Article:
RxAndroid and Kotlin (Part 1)

RxAndroid and Kotlin (Part 1)

Ahmed Rizwan

RxAndroid and Kotlin (Part 1)

I started with RxAndroid about a week ago. At first, I didn’t really get it... I mean, I grasped the concept but I didn’t understand where I should be using it. But then after going through a few examples and a few really good articles (links at the end)... I just got it! (to a good extent) And my reaction was pretty much:

Such Rx. Much Reactive. Wow!

In short, you can use Rx almost everywhere — but you shouldn’t. You should intelligently figure out where it should go. Because in some instances, Rx can be a 100 times more productive and better than normal imperative programming, and in others, it just isn’t necessary.

I’ll demonstrate a few examples in both Kotlin and Java so that you get an idea of Rx as well as a comparison of the two languages.

Now if you’re not familiar with Kotlin, then I suggest that you visit these links

Official Kotlin Website

Getting Started on Android

Jake Wharton’s Paper on Kotlin

My Blog ;)

Short Summary : Kotlin is an awesometacular alternative to Java, that works amazingly well on Android. And oh, it's developed by JetBrains!

P.S. There are no semicolons in Kotlin. *_*

Rx: The Concept

If you already have a good concept of Rx, then you can skip this topic. Otherwise... read on!

Ok so what is Rx? Well... It’s “reactive programming”... Reactive programming is, in easy words, a programming pattern closely related to the Observer Pattern. In which, Subscribers “react” to the events emmited by the Observable(s).

Transformations as the subscriber receives data from observable.

Rx is also a subset of Functional Programming. Hence often referred to as Functional Reactive Programming. Because... As the subscribers receive data, they can apply a sequence of transformations on them. (Similar to what we can do with Streams in Java 8)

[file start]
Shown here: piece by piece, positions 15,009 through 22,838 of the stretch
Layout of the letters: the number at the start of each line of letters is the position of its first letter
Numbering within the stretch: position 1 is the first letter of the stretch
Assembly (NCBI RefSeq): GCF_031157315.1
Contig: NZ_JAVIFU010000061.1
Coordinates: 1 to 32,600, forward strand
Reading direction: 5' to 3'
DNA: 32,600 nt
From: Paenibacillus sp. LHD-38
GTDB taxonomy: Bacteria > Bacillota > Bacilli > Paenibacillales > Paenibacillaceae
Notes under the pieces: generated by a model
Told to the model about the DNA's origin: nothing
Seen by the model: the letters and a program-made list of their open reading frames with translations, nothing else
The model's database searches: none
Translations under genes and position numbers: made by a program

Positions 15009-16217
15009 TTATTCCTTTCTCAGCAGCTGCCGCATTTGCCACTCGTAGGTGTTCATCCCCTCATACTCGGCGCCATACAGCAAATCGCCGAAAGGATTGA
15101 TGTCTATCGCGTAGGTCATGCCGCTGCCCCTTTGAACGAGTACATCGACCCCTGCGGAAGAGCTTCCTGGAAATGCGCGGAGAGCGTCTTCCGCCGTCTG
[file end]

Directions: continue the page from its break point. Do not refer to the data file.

We can even combine/merge different streams too. It’s that flexible! So... For now, just remember there are tons of different things we can do with the data we (the subscribers) receive from observables, on the fly!

Now that the concept is somewhat clear, lets come back to RxJava.

In Rx, the subscriber implements three methods to interact with observable

  1. onNext(Data) : Receives the data from Observable
  2. onError(Exception) : Gets called if an exception is thrown
  3. onCompleted() : Gets called when the data stream ends

This can be compared to the Iterables in Java. The difference is that iterables are pull-based, and Rx observables are push-based as the Observable pushes out data to its subscribers. Here’s the comparison table...

Another thing to note is that Rx is asynchronous in nature, meaning subscribers aren’t going to be waiting for other subscribers to finish. They’ll “asynchronously” process the streams.

So... Observables push out streams of data to their subscribers, and subscribers can consume those streams (with the help of the methods listed above). We can understand “streams” a bit better with the help of Marble Diagrams...

A marble diagram representing two different streams.

The cirlces on these streams represent data objects. And the arrows represent that the data is flowing in one direction (not referring to the boy band), in an orderly fashion! Have a look at this marble diagram...

A mapping of a stream.